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Trump's Employment Visa Suspension Under Fire From Business And Tech Leaders

Trump's Employment Visa Suspension Under Fire From Business And Tech Leaders

Several business leaders are voicing their criticism against President Donald Trump’s decision to halt employment-based immigration to the United States.

What Happened

The proclamation, issued Tuesday, suspending entry of aliens into the U.S. for employment purposes affects multiple visa classes and will stay in force till the end of 2020.

The move has attracted criticism from tech leaders across the board.

Elon Musk, CEO of Tesla Inc (NASDAQ: TSLA) said on Twitter in response to the news, “Very much disagree with this action. In my experience, these skillsets are net job creators. Visa reform makes sense, but this is too broad.”

Tim Cook, CEO of Apple Inc (NASDAQ: AAPL) also voiced his disappointment in the tweet.

Brad Smith, President of Microsoft Corporation (NASDAQ: MSFT), tweeted, “Now is not the time to cut our nation off from the world’s talent or create uncertainty and anxiety.” 

Sundar Pichai, CEO of Alphabet Inc (NASDAQ: GOOGL), (NASDAQ: GOOG) who is also an immigrant from India, said on Twitter, “Immigration has contributed immensely to America’s economic success.” He added, “Disappointed by today’s proclamation - we’ll continue to stand with immigrants and work to expand opportunity for all.”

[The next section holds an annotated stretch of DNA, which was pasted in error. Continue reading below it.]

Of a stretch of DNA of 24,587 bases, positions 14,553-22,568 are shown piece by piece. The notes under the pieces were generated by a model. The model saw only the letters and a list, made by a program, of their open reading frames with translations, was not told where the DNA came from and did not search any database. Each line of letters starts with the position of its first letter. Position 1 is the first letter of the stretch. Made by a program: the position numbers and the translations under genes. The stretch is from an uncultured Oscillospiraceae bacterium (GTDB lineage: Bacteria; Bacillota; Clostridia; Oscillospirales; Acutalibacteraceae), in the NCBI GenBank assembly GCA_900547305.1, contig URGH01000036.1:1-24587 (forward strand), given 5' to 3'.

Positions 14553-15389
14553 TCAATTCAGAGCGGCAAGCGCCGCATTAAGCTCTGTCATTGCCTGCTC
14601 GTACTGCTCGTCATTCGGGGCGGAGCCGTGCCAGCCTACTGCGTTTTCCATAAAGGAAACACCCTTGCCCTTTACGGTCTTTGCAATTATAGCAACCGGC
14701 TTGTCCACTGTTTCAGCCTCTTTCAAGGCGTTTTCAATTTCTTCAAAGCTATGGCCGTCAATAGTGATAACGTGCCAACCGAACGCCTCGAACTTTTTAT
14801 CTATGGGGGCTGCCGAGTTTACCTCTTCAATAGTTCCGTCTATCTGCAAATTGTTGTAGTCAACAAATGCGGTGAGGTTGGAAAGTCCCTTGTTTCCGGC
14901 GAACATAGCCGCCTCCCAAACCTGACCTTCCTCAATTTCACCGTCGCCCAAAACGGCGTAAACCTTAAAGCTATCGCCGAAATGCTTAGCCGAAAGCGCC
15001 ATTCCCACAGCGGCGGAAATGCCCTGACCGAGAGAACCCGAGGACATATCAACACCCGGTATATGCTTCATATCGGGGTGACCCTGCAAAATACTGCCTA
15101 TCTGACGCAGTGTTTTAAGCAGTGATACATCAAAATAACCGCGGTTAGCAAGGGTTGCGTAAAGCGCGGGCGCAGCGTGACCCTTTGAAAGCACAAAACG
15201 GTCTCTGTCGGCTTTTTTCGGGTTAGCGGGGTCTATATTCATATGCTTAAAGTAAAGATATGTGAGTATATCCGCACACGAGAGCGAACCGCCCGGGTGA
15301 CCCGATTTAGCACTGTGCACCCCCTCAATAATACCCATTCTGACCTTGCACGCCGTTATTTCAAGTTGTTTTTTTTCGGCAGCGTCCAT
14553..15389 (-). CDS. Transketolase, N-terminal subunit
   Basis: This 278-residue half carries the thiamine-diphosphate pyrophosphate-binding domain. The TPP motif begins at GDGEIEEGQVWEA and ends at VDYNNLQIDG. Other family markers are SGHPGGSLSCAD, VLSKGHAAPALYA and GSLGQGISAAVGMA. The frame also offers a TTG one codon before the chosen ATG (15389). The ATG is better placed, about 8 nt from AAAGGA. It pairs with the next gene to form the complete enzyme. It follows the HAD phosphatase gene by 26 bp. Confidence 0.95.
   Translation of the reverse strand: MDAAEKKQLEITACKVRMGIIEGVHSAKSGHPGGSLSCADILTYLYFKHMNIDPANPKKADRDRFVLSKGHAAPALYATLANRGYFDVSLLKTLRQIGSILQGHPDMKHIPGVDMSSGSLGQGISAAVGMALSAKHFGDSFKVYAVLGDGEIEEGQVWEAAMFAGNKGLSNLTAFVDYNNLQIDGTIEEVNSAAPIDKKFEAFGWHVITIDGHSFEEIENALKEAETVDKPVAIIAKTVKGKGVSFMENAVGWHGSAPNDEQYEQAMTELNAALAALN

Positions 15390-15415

The U.S. Chamber of Commerce labeled the proclamation akin to a “not welcome” sign for engineers, executives, IT experts, doctors, nurses, and other workers. 

Why It Matters

Tech companies employ the most amount of foreign workers in the U.S. utilizing the H-1B visa.

Amazon Inc (NASDAQ: AMZN) and its cloud computing concern won the most approvals for 8000 H-1B visas, the largest among tech firms. 

Other companies that use the H1-B program include Microsoft, Google, Apple, and Facebook Inc (NASDAQ: FB), all of which were issued thousands of visas.

The proclamation is likely to impact 167,000 visa holders and family members; another 158,000 persons issued green cards are also blocked from coming to the U.S. till restrictions are lifted, reported the Wall Street Journal.


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